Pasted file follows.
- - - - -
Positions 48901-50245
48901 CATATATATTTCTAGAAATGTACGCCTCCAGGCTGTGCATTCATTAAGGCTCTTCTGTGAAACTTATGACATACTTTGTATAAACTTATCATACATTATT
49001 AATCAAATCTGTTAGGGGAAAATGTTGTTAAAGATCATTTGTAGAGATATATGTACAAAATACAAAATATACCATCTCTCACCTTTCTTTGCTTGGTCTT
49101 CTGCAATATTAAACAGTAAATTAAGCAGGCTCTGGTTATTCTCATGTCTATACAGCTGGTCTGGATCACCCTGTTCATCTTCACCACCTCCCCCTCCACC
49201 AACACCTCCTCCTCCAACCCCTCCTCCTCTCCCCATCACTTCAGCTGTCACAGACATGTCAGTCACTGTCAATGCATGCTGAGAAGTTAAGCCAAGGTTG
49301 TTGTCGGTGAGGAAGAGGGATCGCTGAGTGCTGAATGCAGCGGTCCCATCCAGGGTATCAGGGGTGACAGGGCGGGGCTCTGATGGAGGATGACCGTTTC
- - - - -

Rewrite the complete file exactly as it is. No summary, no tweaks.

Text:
Positions 48901-50245
48901 CATATATATTTCTAGAAATGTACGCCTCCAGGCTGTGCATTCATTAAGGCTCTTCTGTGAAACTTATGACATACTTTGTATAAACTTATCATACATTATT
49001 AATCAAATCTGTTAGGGGAAAATGTTGTTAAAGATCATTTGTAGAGATATATGTACAAAATACAAAATATACCATCTCTCACCTTTCTTTGCTTGGTCTT
49101 CTGCAATATTAAACAGTAAATTAAGCAGGCTCTGGTTATTCTCATGTCTATACAGCTGGTCTGGATCACCCTGTTCATCTTCACCACCTCCCCCTCCACC
49201 AACACCTCCTCCTCCAACCCCTCCTCCTCTCCCCATCACTTCAGCTGTCACAGACATGTCAGTCACTGTCAATGCATGCTGAGAAGTTAAGCCAAGGTTG
49301 TTGTCGGTGAGGAAGAGGGATCGCTGAGTGCTGAATGCAGCGGTCCCATCCAGGGTATCAGGGGTGACAGGGCGGGGCTCTGATGGAGGATGACCGTTTC